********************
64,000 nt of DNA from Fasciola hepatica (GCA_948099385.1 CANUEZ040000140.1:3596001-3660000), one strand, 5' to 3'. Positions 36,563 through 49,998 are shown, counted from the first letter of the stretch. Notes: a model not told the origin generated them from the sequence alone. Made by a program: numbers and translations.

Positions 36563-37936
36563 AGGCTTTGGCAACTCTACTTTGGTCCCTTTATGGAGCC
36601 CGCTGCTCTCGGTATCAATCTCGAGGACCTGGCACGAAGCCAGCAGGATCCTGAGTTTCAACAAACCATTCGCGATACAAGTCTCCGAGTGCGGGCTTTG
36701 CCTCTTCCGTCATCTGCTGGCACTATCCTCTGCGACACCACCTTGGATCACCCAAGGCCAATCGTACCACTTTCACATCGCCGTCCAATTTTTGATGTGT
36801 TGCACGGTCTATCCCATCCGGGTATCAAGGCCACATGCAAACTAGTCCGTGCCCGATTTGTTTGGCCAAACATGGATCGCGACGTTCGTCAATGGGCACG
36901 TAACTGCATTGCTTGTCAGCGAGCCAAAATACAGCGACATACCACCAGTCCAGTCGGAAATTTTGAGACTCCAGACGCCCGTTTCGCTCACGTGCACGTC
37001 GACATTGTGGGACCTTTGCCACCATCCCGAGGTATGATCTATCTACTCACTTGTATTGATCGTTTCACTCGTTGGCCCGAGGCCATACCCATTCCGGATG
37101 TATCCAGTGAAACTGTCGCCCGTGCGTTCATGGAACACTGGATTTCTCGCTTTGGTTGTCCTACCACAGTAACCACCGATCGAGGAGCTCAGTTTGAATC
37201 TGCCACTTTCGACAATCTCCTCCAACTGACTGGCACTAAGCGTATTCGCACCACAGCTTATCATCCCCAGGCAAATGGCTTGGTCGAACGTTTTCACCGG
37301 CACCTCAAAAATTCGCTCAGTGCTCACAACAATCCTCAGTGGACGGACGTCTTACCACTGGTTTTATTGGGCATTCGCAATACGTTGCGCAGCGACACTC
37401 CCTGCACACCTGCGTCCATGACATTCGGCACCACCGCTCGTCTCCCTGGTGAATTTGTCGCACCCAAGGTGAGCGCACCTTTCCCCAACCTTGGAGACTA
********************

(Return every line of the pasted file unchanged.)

64,000 nt of DNA from Fasciola hepatica (GCA_948099385.1 CANUEZ040000140.1:3596001-3660000), one strand, 5' to 3'. Positions 36,563 through 49,998 are shown, counted from the first letter of the stretch. Notes: a model not told the origin generated them from the sequence alone. Made by a program: numbers and translations.

Positions 36563-37936
36563 AGGCTTTGGCAACTCTACTTTGGTCCCTTTATGGAGCC
36601 CGCTGCTCTCGGTATCAATCTCGAGGACCTGGCACGAAGCCAGCAGGATCCTGAGTTTCAACAAACCATTCGCGATACAAGTCTCCGAGTGCGGGCTTTG
36701 CCTCTTCCGTCATCTGCTGGCACTATCCTCTGCGACACCACCTTGGATCACCCAAGGCCAATCGTACCACTTTCACATCGCCGTCCAATTTTTGATGTGT
36801 TGCACGGTCTATCCCATCCGGGTATCAAGGCCACATGCAAACTAGTCCGTGCCCGATTTGTTTGGCCAAACATGGATCGCGACGTTCGTCAATGGGCACG
36901 TAACTGCATTGCTTGTCAGCGAGCCAAAATACAGCGACATACCACCAGTCCAGTCGGAAATTTTGAGACTCCAGACGCCCGTTTCGCTCACGTGCACGTC
37001 GACATTGTGGGACCTTTGCCACCATCCCGAGGTATGATCTATCTACTCACTTGTATTGATCGTTTCACTCGTTGGCCCGAGGCCATACCCATTCCGGATG
37101 TATCCAGTGAAACTGTCGCCCGTGCGTTCATGGAACACTGGATTTCTCGCTTTGGTTGTCCTACCACAGTAACCACCGATCGAGGAGCTCAGTTTGAATC
37201 TGCCACTTTCGACAATCTCCTCCAACTGACTGGCACTAAGCGTATTCGCACCACAGCTTATCATCCCCAGGCAAATGGCTTGGTCGAACGTTTTCACCGG
37301 CACCTCAAAAATTCGCTCAGTGCTCACAACAATCCTCAGTGGACGGACGTCTTACCACTGGTTTTATTGGGCATTCGCAATACGTTGCGCAGCGACACTC
37401 CCTGCACACCTGCGTCCATGACATTCGGCACCACCGCTCGTCTCCCTGGTGAATTTGTCGCACCCAAGGTGAGCGCACCTTTCCCCAACCTTGGAGACTA